During run-in of a replacement bit, a collapsed bit assemblage as shown in FIG. 2, with the upper group of bit sectors U contracted inwardly between the support stems 71 for the lower group of bit sectors L which are also contracted inwardly and disposed beneath sectors U, is introduced into the top of the drill or casing string (not shown) and lowered via the cables 53 and the elevator-and-hammer tool 32, which is held suspended via the weight member 54 in supporting engagement t with the stop flange 56 (FIGS. 1 and 2) and which in turn supports the collapsed bit assemblage by way of the hollow rod 58, the flange 34, plates 50 and 51, the pins 48, the latching fingers 40, and the tapered annular shoulder 46 in the clamping sleeve 18 of such collapsed bit assemblage.
During such lowering of the tool 32 and depending collapsed bit assemblage, the rings 66 and 70 will be maintained adjacent to the stop tabs 64 on the clamping sleeve, as shown in FIG. 2, by virtue of a friction fit between such rings and sleeve, while the width of such tabs 64 maintains circumferentially spaced-apart alignment between the stems 67 and the stems 71, hence between the upper bit sectors U and the lower bit sectors L. Simultaneously, cable 33 is played out, but maintained slack.
Continued lowering in suspension by cables 53 ultimately results in outwardly projecting stop tabs75 near the lower ends of the stems 71 and/or non-bending divided portions thereof, FIGS. 1 and 2, come into abutting engagement with an annular stop shoulder 77 projecting inwardly from the inner wall of the drill sub 17 near its bottom open end; the lower bit sectors U, including their upper shank portions 20, having first moved down past such shoulder in their inwardly cocked attitude,as indicated in FIGS. 3 and 4.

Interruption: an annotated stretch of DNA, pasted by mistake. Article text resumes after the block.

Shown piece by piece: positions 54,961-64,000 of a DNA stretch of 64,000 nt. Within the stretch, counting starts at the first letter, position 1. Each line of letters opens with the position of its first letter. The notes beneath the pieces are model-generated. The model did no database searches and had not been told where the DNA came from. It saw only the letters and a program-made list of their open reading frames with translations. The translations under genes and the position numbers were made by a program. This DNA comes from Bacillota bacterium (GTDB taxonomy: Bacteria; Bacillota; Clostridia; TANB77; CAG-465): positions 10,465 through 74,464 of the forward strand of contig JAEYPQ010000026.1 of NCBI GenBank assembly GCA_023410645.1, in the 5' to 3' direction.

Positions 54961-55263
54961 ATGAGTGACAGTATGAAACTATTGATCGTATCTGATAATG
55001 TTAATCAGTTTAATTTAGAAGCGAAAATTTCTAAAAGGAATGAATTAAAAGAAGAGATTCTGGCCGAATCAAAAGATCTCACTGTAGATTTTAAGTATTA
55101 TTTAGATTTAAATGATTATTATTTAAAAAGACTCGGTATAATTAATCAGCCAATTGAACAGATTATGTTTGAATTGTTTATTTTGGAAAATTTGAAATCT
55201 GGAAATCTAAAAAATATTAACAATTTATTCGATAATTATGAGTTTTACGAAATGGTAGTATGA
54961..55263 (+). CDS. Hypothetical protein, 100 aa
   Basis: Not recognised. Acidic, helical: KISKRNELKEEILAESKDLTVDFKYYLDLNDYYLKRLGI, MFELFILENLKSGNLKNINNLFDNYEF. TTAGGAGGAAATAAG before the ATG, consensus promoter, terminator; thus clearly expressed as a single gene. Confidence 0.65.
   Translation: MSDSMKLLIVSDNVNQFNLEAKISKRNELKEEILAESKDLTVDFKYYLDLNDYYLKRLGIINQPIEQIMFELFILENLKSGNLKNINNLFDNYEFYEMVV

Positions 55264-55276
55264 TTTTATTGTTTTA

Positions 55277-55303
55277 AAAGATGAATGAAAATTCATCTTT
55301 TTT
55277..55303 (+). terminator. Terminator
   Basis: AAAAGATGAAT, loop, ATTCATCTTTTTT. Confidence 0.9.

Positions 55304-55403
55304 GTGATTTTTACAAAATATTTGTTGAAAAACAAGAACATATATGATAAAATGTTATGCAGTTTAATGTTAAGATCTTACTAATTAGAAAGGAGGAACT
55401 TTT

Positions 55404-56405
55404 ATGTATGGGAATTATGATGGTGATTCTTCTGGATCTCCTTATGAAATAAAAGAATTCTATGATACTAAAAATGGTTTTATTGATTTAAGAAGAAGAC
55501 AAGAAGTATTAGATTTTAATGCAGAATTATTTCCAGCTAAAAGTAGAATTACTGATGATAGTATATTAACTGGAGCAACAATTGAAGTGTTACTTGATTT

Following such abutment of stop tabs 75 of stems 71 with the drill sub shoulder 77, the lower bit sectors L, their stems 71, and their ring 70 are thereby arrested against further downward movement, and continued lowering of the clamping sleeve 18 (which at this and subsequent stages can be assured] by alternate gentle raises and rapid drops of the cables 53 to cause the weight member 54 to deliver downward hammer blows to the flange 34 and thereby the top of sleeve 18) results in sliding movement of such sleeve through the ring 70 while the upper bit sectors U, accommodated by longitudinal tapers of both bit sector groups, are carried by friction drag of the ring 70 on sleeve 18, past the drill sub shoulder 77 and between the lower bit sectors L which thereby become displaced radially outward toward their ultimated desired seated position against the tapered shoulder 16 on the drill sub bottom. During the final stages of such wedging movement of the upper bit sectors Ubetween the lower bit sectors L, assuch wedging action becomes tighter, stop tabs 80 on or near the lower ends of stems 67 and/or non-bending divided portions thereof will have come into abutment with the drill sub shoulder 77, and continued downwardly hammered movement of the clamping sleeve 18 forces such sleeve downwardly through both rings 70 and 66, (now spaced apart vertically as shown in FIG. 1) and through the edge-abutting shank portions 20 of the bit sectors 14 until the stop tabs 64 on such sleeve also reaches the drill sub shoulder 77, whereupon the assembly of the bit 12 is thus completed.